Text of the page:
8. Liz J says:

    I find our PM’s response to Castro’s passing a disgrace of the highest order. It in no way represents what we stand for as a nation and his sentiments are an offense to those who fight for human rights everywhere.

    • dave constable says:

      I did not vote for this guy, and won’t next time, but I find his response in keeping with a lot of responses around the world…outside the Washington Consensus.

  9. monkey says:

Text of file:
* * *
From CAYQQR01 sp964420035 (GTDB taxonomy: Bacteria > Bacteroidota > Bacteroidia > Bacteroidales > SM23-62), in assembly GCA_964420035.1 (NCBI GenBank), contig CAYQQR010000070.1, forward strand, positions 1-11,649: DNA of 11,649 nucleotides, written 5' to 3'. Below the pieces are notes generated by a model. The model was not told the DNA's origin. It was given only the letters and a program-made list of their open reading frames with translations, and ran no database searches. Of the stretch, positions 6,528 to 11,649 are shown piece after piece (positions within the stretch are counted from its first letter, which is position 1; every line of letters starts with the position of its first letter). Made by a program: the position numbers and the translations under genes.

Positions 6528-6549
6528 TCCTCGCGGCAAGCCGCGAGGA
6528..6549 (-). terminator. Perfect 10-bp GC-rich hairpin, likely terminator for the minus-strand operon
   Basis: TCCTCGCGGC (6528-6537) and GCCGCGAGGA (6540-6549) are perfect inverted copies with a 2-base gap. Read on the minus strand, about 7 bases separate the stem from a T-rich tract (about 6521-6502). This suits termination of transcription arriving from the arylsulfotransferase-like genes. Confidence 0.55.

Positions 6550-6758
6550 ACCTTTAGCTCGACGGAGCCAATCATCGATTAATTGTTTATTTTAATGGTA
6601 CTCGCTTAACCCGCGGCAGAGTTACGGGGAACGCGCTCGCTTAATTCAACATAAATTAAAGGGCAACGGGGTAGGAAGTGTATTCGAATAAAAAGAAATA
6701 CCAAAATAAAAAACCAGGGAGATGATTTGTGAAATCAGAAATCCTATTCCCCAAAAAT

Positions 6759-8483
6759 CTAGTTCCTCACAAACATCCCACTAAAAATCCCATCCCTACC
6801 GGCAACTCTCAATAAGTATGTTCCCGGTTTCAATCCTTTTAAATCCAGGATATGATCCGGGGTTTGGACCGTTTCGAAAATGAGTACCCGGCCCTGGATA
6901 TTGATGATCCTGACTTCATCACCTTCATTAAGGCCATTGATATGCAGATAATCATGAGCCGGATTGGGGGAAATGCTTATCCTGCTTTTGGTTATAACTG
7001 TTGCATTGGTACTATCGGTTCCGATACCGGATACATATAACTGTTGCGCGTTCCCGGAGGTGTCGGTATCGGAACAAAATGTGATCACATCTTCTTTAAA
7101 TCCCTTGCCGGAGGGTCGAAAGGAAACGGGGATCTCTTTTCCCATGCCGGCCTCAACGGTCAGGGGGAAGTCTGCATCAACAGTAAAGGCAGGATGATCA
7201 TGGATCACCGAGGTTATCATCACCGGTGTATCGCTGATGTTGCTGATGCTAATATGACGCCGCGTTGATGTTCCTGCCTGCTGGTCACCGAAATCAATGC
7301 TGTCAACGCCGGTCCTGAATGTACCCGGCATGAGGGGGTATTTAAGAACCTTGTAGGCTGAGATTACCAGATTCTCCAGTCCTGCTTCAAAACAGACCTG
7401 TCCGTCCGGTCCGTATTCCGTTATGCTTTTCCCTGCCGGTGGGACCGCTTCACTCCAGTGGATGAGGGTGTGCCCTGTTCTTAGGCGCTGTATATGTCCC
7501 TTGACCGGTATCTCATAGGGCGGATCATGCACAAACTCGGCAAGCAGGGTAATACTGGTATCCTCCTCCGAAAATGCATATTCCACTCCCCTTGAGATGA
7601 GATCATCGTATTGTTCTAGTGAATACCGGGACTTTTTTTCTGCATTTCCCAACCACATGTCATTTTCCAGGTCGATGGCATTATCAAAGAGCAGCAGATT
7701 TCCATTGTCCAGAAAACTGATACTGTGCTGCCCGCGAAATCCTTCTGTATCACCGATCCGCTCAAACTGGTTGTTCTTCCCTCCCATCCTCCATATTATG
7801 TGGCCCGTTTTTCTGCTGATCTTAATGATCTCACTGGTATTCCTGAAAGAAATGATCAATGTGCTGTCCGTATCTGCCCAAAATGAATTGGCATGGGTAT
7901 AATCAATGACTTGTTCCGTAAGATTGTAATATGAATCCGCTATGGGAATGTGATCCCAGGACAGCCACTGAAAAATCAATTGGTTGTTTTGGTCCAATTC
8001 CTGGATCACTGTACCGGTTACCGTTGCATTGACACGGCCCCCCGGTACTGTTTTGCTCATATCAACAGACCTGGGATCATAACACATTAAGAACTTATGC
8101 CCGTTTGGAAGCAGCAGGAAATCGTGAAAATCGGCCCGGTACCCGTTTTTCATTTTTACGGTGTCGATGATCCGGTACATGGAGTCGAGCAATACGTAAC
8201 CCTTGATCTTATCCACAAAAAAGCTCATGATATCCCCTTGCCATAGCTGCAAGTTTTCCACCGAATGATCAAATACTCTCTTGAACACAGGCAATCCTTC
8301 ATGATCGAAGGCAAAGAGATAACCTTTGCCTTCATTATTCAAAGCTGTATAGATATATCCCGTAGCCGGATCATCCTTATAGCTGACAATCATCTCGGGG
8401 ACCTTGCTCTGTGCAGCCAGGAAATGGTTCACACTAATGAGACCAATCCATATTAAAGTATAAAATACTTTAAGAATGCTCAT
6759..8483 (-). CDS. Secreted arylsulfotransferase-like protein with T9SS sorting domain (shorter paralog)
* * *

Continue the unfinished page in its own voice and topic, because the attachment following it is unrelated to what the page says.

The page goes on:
Would generally agree although would add that of all the current and past communist regimes, his along with North Korea are the only two that stuck to the communist ideology even when it was clear it wasn’t working. The USSR under Gorbachev with his glasnost and perestroika moved away from this and ultimately collapsed although Putin is probably in many ways as bad, nonetheless most of the former USSR satellite states (which are now part of NATO and the EU) are doing a lot better. Also China and Vietnam may still be communist in name, but the reforms of the Doi Mai in Vietnam and reforms of Deng Xiaoping have allowed for robust economic growth with millions in both countries lifted out of poverty whereas Castro’s insistence on sticking to the centrally planned economy has kept Cuba stuck where it is. The only reason it’s GDP per capita is above Vietnam and not far behind China is it started out way ahead of those two. As Canada and almost every Western European country have shown, you can have a top notch education and health care system without being a dictatorship. The problem is Cuban propaganda always pointed to the US and used their weak health care and education system as proof liberal democracies don’t work when in fact US is an exception in its health care and education system amongst liberal democracies. Another thing bad about him is the wages Cubans make. Yes the government takes care of the people in providing the basics at little or no cost, but the average monthly wage is still $20 a month, otherwise the average Cuban makes every month what most of us make every hour. In fact in Cuba, those working in restaurants in touristy areas and hotels ironically have some of the highest wages being higher than a doctor as they get tips from foreign tourists which is where most of their income comes from and they get paid by foreigners in convertible pesos instead of regular pesos and convertible pesos are worth 25 times as much.